Using the cable-laying vessel Connector and the remote-controlled cable-laying vehicle UTV1200, contractor Jan de Nul Group + LS Cable & Systems has completed the installation of the first sea cable for ‘west Alpha’ for TenneT. In recent weeks, over sixty kilometres of cable were laid in the seabed between Heemskerk beach and the undercarriage (jacket) of the transformer platform at sea.
With over sixty kilometres of marine cable on board, the cable-laying vessel Connector from contractor Jan de Nul’s fleet appeared off the coast of Heemskerk/Wijk aan Zee in mid-December. This cable section completed the first connection up to TenneT’s Hollandse Kust ‘socket’ (West Alpha).
Earlier last year, Jan de Nul pulled the two sea cables for ‘west Alpha’ from the Heemskerk beach into the jacket pipes under the dunes, and the first kilometres of cables were laid capped in the seabed. Some five kilometres from the beach, Jan de Nul pulled up the capped section of the first cable for ‘west Alpha’ in mid-December. On board the Connector, the end was then connected to the cable on board.
Following the connection by South Korean cable manufacturer LS Cable & Systems, the cable was placed back on the seabed. At the same time, Jan de Nul’s work vessel Adhémar de Saint-Venant appeared offshore with the unmanned cable-laying vehicle the UTV1200 on board. As soon as the Connector set sail, the cable slowly unwound from the large turntable on board. Followed a short distance away by the Adhémar to control the UTV1200, which then laid the cable into the seabed.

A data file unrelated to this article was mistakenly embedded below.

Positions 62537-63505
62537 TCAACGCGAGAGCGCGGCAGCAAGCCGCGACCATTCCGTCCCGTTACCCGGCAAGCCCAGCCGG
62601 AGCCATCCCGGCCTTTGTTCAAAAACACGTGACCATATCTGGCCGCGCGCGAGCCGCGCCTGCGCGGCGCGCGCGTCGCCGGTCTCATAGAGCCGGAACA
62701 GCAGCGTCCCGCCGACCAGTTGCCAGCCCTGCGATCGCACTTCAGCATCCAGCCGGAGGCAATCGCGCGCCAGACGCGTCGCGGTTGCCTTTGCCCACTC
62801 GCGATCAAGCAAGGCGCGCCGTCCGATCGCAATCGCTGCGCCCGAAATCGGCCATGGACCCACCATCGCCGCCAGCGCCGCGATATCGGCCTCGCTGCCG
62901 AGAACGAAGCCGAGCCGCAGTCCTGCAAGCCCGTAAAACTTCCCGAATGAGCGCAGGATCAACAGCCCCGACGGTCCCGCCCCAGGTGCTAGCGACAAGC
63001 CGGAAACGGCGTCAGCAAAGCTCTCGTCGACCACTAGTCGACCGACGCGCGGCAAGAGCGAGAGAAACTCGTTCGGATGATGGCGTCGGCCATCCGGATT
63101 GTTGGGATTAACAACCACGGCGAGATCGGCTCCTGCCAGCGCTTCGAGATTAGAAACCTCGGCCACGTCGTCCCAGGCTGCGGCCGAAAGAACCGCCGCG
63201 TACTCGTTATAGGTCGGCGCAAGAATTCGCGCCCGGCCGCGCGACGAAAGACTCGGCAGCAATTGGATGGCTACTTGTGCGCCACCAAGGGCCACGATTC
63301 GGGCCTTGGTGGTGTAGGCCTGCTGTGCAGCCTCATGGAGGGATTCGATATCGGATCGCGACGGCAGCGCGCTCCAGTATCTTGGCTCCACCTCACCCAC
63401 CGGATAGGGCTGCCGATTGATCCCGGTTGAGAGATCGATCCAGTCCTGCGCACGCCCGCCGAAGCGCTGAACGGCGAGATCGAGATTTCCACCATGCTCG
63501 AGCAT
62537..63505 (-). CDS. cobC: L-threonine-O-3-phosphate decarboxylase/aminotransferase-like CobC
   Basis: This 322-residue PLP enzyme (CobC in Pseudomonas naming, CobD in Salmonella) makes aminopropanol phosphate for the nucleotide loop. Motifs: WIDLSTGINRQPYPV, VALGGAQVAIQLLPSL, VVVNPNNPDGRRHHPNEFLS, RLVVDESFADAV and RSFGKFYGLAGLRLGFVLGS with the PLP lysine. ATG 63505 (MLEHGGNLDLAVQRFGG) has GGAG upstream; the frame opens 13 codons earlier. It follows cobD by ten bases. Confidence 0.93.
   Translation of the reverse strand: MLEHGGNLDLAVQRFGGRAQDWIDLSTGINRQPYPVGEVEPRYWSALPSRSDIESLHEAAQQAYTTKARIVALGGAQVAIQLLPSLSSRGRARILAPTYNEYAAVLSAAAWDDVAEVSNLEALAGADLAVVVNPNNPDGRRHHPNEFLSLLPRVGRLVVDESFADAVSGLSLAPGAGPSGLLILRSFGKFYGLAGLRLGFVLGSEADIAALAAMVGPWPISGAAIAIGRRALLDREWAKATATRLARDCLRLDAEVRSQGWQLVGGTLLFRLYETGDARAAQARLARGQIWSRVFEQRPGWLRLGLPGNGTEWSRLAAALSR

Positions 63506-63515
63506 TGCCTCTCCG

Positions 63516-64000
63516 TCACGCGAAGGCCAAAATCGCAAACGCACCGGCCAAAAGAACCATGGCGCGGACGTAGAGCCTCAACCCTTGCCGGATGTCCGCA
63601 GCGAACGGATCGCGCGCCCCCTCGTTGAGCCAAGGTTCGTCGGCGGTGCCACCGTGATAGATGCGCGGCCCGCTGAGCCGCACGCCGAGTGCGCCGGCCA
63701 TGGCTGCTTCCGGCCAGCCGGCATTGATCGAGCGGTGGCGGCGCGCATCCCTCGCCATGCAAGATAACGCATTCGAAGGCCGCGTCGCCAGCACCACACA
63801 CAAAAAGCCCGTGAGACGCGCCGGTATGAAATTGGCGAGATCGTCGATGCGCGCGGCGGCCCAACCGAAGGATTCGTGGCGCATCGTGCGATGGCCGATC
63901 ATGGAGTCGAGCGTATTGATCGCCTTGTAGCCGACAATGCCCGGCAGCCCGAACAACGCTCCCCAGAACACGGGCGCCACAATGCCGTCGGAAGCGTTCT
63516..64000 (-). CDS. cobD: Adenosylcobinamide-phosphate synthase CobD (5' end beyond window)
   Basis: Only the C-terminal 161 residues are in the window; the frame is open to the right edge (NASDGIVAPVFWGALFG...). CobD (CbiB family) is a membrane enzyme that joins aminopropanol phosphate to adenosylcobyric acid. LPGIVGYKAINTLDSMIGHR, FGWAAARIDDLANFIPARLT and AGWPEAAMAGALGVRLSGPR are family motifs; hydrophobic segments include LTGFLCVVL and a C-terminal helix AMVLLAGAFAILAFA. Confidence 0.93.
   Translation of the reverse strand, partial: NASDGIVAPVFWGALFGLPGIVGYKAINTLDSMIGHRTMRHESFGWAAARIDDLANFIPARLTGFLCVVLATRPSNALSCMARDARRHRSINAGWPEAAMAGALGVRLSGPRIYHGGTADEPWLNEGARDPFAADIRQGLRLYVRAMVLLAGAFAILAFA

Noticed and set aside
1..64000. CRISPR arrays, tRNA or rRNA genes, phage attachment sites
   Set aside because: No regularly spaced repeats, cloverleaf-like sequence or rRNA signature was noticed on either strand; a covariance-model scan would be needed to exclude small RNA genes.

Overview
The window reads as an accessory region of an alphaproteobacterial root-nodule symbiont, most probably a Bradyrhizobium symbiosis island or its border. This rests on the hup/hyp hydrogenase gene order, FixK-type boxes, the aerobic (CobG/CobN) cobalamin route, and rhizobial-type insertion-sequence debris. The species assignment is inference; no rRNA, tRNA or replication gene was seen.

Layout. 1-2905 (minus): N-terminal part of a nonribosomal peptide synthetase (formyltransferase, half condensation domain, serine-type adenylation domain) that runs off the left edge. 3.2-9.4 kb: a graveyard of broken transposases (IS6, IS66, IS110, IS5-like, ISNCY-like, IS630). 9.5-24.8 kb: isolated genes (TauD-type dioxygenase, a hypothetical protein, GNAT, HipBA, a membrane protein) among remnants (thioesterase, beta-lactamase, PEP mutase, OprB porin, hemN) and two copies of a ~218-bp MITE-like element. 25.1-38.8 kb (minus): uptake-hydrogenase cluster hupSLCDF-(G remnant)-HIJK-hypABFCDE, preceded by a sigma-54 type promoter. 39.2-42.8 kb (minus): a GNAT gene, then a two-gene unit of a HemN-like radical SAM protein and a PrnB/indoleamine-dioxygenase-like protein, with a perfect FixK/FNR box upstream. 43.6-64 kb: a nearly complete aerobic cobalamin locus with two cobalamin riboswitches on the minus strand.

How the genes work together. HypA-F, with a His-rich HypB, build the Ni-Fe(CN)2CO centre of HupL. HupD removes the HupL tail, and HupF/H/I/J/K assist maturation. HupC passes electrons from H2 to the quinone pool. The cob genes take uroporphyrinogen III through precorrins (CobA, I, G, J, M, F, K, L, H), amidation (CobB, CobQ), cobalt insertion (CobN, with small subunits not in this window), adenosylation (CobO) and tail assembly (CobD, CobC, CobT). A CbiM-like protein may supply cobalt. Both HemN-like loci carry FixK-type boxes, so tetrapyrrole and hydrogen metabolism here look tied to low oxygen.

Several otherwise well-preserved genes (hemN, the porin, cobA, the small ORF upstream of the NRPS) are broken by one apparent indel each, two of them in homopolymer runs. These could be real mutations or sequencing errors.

In mid-August last year, the steel undercarriage (jacket) for TenneT’s transformer platform was firmly anchored to the seabed 50 kilometres off the coast of Egmond op Zee. Here, the first cable was successfully retracted through the cable deck in recent days. Next spring, Jan de Nul, using the cable-laying vessel Isaac Newton, will retrieve the remaining section for the second sea cable in South Korea so that this cable section can be installed.
This summer, TenneT will have the ready-made superstructure (topside) installed on the jacket for (West Alpha), so that the grid operator can bring renewable wind energy ashore via this ‘socket’ from next year. With a capacity of 700 megawatts, the amount of renewable energy brought ashore corresponds to 2.5 to 3 per cent of current consumption in the Netherlands.
Image source: Courtesy of TenneT
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